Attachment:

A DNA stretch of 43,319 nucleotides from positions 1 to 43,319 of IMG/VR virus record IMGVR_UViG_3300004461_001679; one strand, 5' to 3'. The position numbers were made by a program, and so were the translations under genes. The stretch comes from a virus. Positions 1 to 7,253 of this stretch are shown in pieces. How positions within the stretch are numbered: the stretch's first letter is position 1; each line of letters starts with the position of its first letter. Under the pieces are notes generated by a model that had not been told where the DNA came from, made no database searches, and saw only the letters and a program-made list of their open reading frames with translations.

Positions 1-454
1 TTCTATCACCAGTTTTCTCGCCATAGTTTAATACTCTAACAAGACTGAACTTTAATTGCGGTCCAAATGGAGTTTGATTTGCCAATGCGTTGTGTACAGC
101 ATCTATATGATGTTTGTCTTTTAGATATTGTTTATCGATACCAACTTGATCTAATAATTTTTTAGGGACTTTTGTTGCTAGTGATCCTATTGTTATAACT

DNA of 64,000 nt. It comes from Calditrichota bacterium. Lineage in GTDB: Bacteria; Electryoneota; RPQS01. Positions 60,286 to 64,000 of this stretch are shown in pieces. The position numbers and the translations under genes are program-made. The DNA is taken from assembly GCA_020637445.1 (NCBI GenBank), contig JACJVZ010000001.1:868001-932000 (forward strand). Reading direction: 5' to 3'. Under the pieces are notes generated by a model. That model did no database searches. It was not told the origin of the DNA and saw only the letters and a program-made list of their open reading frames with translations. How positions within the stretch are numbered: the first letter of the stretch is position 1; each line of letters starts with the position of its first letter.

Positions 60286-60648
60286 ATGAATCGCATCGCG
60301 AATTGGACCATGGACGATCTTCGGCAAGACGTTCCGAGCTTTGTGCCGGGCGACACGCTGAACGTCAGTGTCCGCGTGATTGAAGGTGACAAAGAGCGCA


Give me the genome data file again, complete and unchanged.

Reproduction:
A DNA stretch of 43,319 nucleotides from positions 1 to 43,319 of IMG/VR virus record IMGVR_UViG_3300004461_001679; one strand, 5' to 3'. The position numbers were made by a program, and so were the translations under genes. The stretch comes from a virus. Positions 1 to 7,253 of this stretch are shown in pieces. How positions within the stretch are numbered: the stretch's first letter is position 1; each line of letters starts with the position of its first letter. Under the pieces are notes generated by a model that had not been told where the DNA came from, made no database searches, and saw only the letters and a program-made list of their open reading frames with translations.

Positions 1-454
1 TTCTATCACCAGTTTTCTCGCCATAGTTTAATACTCTAACAAGACTGAACTTTAATTGCGGTCCAAATGGAGTTTGATTTGCCAATGCGTTGTGTACAGC
101 ATCTATATGATGTTTGTCTTTTAGATATTGTTTATCGATACCAACTTGATCTAATAATTTTTTAGGGACTTTTGTTGCTAGTGATCCTATTGTTATAACT

DNA of 64,000 nt. It comes from Calditrichota bacterium. Lineage in GTDB: Bacteria; Electryoneota; RPQS01. Positions 60,286 to 64,000 of this stretch are shown in pieces. The position numbers and the translations under genes are program-made. The DNA is taken from assembly GCA_020637445.1 (NCBI GenBank), contig JACJVZ010000001.1:868001-932000 (forward strand). Reading direction: 5' to 3'. Under the pieces are notes generated by a model. That model did no database searches. It was not told the origin of the DNA and saw only the letters and a program-made list of their open reading frames with translations. How positions within the stretch are numbered: the first letter of the stretch is position 1; each line of letters starts with the position of its first letter.

Positions 60286-60648
60286 ATGAATCGCATCGCG
60301 AATTGGACCATGGACGATCTTCGGCAAGACGTTCCGAGCTTTGTGCCGGGCGACACGCTGAACGTCAGTGTCCGCGTGATTGAAGGTGACAAAGAGCGCA